Inner Lives: How They Give Us Strength

This article is an excerpt from the Shortform book guide to "Man's Search For Meaning" by Viktor E. Frankl. Shortform has the world's best summaries and analyses of books you should be reading.

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What are inner lives? How can understanding our inner life help us in logotherapy and to build psychological resistance?

All humans have inner lives. The inner life is unique and complex. In logotherapy, Viktor Frankl explains that they are one of the ways we can build psychological resistance.

Read more about how these lives can help you survive trauma and how they relate to logotherapy.

Inner Lives

Humans are one of the few creatures on earth who have inner lives–personal, private, intangible thoughts and feelings that make us individuals. The inner life is a psychological place we can retreat to when external circumstances become overwhelming.

An inner life is where we can find happiness, even in terrible external circumstances. Frankl offers a few examples of inner life categories:

  • Humor: Though humor was one of the abnormal reactions prisoners experienced while in shock, humor could also lift a prisoner’s spirits by allowing them to distance themselves from and rise above the situation, even if only for a few minutes or seconds.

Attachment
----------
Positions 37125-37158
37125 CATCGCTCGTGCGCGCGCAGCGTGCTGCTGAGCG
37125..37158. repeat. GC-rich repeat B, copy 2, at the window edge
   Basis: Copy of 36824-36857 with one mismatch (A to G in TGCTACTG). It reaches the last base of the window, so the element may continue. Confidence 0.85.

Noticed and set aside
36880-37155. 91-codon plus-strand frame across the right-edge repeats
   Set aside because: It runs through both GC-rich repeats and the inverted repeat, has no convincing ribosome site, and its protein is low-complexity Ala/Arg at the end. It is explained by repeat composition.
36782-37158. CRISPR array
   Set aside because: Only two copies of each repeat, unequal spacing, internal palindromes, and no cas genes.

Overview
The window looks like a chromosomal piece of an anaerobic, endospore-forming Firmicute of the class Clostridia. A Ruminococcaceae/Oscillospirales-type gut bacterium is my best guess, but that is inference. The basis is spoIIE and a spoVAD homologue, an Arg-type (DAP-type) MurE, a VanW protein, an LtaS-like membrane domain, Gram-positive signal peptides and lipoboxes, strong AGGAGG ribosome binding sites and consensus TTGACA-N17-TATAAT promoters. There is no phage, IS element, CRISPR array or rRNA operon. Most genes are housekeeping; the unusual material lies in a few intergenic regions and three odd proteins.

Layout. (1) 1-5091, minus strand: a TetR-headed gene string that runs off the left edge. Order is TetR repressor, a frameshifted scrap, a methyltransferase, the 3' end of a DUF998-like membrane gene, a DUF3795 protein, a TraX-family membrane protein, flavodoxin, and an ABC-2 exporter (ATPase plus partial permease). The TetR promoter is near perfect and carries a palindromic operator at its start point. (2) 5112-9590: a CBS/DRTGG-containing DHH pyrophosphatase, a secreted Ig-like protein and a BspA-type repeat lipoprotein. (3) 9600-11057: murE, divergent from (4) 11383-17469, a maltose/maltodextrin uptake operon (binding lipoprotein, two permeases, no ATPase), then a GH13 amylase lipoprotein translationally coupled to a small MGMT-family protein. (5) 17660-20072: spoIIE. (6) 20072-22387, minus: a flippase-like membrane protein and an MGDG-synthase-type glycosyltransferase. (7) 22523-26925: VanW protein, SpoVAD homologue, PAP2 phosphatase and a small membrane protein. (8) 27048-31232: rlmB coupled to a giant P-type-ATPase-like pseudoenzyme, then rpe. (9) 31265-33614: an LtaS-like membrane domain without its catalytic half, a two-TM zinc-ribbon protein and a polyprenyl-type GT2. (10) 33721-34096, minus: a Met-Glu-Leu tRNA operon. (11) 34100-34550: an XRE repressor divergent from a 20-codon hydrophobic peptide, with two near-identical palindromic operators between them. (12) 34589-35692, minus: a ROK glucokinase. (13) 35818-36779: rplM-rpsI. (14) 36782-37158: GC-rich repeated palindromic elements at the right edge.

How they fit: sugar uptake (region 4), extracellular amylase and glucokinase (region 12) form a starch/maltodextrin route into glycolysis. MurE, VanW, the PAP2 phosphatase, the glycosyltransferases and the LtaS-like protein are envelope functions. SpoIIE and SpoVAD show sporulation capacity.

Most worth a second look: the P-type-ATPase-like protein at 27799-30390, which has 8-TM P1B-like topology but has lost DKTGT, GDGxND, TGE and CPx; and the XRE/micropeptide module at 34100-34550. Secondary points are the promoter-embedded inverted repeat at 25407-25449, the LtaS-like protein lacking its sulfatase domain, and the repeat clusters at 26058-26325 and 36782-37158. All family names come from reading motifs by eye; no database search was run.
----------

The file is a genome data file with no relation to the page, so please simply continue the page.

• Art: There were instances of art in the concentration camps. Prisoners hosted improvised cabarets from time to time, with music, poetry, and per our last point, comedy.
  • Religion: Religious and spiritual interest of the prisoners deepened during their time in the concentration camps, and prisoners often had improvised religious services in stolen moments and tucked away places.
  • Beauty: The beauty of nature intensified for prisoners, and the view of a glowing sunset through the barred windows of a train could remind prisoners of the world outside of the bleak camp.
  • Imagination: The imagination can serve as an escape. Frankl would picture mundane scenes from his old life in great detail, which gave him mental respite from the camps.
  • Love: Love is a huge facet of our inner lives. Frankl would often picture his wife in great detail to boost his spirits.

Frankl observed a marked difference in well-being between prisoners with rich inner lives and prisoners without: the prisoners who let go of their inner lives succumbed to their surroundings and had a harder time psychologically and less chance of surviving. In fact, physically weaker prisoners sometimes survived camp better than heartier prisoners precisely because these weaker prisoners had been more focused on their inner lives before they were put in camps. 

Inner Lives: How They Give Us Strength

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Here's what you'll find in our full Man's Search For Meaning summary:

  • How Viktor Frankl survived four Nazi death camps
  • Frankl's life-changing advice for coping with suffering
  • Why focusing on what you enjoy isn't enough to make your life meaningful

Carrie Cabral

Carrie has been reading and writing for as long as she can remember, and has always been open to reading anything put in front of her. She wrote her first short story at the age of six, about a lost dog who meets animal friends on his journey home. Surprisingly, it was never picked up by any major publishers, but did spark her passion for books. Carrie worked in book publishing for several years before getting an MFA in Creative Writing. She especially loves literary fiction, historical fiction, and social, cultural, and historical nonfiction that gets into the weeds of daily life.

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